Nature Indoor Walk at Marston Court

Friday, 16 August, 2019


My name is Julia Glassman and I’m a graduate student at the University of Michigan’s School for Environment and Sustainability. This news article is a follow-up on my previous post from June! I’ve had the pleasure of interning with the Centre for Sustainable Healthcare, where I got to create my first Indoor Nature Walk at Marston Court, a care home in north Oxford. The Indoor Nature Walk is designed to increase wellbeing within care homes by bringing the seasons indoors through art and engaging the senses through various elements. The project is part of a larger research project which works to better understand how nature can impact quality of life with care homes. By refurbishing current indoor spaces, instead of rebuilding or even building new care homes with more greenspaces, the Indoor Nature Walk design currently supplies the most sustainable solution for providing nature stimulation to nursing home facilities lacking outdoor spaces.

My internship started with finding a care home to partner with and diving into research. Quickly, and surprisingly, I came across Marston Court and they were eager to get started on the project. First, I conducted interviews to get to know their community and ask them their thoughts on bringing nature indoors. For example, some questions were related to wellbeing, which will allow me in a follow-up study to see if resident and staff overall wellbeing improved after the walk was installed. The one-on-one conversations also included questions on design elements, which helped me figure out what the Marston community would want to see included. After data collection was complete, I was able to begin purchasing items for the walk. Preparations involved working to ensure most products were sourced sustainably, either from local companies or manufactured from recycled materials. For example, signage was customized using a local business that uses recycled plastics.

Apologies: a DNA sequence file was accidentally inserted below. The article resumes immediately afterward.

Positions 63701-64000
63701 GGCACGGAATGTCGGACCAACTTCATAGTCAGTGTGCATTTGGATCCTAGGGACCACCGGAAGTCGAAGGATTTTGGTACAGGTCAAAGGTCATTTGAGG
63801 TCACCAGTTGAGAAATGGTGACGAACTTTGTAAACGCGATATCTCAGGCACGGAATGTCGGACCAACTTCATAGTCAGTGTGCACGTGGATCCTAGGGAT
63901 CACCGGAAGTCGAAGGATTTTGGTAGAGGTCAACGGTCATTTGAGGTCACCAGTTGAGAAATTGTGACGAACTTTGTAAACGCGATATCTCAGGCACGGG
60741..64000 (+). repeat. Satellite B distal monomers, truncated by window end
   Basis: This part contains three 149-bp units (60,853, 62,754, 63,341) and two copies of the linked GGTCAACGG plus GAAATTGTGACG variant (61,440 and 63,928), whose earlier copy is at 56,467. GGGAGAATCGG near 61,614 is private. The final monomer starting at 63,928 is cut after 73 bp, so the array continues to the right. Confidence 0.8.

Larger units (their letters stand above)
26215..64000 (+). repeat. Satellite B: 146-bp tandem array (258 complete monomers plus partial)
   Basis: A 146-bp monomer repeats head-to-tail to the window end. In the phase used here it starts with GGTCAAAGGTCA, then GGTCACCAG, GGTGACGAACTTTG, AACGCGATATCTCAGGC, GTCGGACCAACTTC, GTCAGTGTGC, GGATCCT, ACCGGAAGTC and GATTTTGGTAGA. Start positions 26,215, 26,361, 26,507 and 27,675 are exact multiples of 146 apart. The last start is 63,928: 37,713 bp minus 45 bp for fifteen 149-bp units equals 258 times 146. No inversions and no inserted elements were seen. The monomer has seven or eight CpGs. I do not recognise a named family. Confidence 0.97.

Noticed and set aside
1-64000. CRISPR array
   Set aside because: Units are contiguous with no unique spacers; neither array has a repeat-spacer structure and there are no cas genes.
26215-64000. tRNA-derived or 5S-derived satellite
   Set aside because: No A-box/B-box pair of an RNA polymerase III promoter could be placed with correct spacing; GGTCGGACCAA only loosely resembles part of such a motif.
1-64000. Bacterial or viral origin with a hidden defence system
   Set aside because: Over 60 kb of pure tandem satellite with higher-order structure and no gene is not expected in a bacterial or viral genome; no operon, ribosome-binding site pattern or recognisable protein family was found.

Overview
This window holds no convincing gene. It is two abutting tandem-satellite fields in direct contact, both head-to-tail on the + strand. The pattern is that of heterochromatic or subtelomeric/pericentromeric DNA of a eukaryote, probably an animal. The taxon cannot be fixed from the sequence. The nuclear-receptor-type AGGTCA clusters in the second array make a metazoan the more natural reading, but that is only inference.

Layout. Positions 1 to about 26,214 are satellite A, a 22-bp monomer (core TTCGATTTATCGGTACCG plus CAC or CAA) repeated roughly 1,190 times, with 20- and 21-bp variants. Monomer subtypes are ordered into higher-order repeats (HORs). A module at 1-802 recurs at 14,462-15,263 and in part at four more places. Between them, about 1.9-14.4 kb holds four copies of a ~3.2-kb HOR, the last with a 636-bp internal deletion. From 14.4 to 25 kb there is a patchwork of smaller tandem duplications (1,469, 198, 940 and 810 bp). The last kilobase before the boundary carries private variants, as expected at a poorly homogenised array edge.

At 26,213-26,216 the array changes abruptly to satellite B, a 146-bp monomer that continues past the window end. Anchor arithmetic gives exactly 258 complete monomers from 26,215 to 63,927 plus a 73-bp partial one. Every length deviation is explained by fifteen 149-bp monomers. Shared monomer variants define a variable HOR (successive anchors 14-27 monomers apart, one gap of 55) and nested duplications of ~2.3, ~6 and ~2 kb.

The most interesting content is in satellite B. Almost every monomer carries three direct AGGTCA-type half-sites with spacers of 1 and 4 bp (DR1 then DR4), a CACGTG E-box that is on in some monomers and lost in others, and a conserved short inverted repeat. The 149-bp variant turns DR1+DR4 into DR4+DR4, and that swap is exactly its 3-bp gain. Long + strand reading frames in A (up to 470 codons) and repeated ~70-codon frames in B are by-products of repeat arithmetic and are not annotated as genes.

During the month of August, I worked hard to install the walk by Marston Court’s annual Garden Party. As murals went up on the walls and pieces came together, staff were eager to provide feedback. Comments included, “This reminds me of where I grew up”, “I like passing by this one, it makes me think of my mom”, and “I like the sound of the water, it really is relaxing and calming to me.” Additional feedback provided insight on changes that needed to be made to make the nature walk the best version it could be for Marston Court. For example, many staff indicated interest in painting the staircase blue to look like a skyscape, a design feature not in the original layout, but due to staff demand ended up in the final product.

When one visits the Indoor Nature Walk they can walk through the seasons and engage all their senses. The walk begins with decorated wallpaper to create the illusion of a stroll through winter, spring, summer, and autumn. As you pass down this corridor, a motion sensor cues bird sounds to truly immerse one in the experience of the seasons. Next, passing through double doors, appears a patio chair seating area within an alcove underneath a cloud-decorated staircase. The staircase frames a mural of bluebells adjacent a large set of windows where bird feeders hang. If one decides to have a seat, they will hear the sound of water coming from a tabletop water feature and they can choose to read about the Indoor Nature Walk in informational pamphlets located on the table as well. Moving on, along the edge of the staircase are panels of moss, which can be touched and smelled as indicated by an informational sign. Lastly, the walk ends at a mural of the English countryside with a sign encouraging residents to enjoy the outdoor courtyard along with a bunny and parakeets.

A true research project’s work is never done especially when working closely with a community. While the Indoor Nature Walk installation is complete, my work with Marston Court continues, for my hope is to revisit the UK and truly see how nature indoors has impacted the wellbeing of the Marston community. My overall goal is to use the Indoor Nature Walk as a template that can be applied to future care homes, bringing more elders and their staff the benefits of the outdoors.
I am incredibly grateful to the Centre for Sustainable Healthcare for believing in me and supporting me as I carried out the Indoor Nature Walk project. Thank you to Marston Court for letting me transform your space and thank you to the University of Michigan for the funding to make such change.

Julia Glassman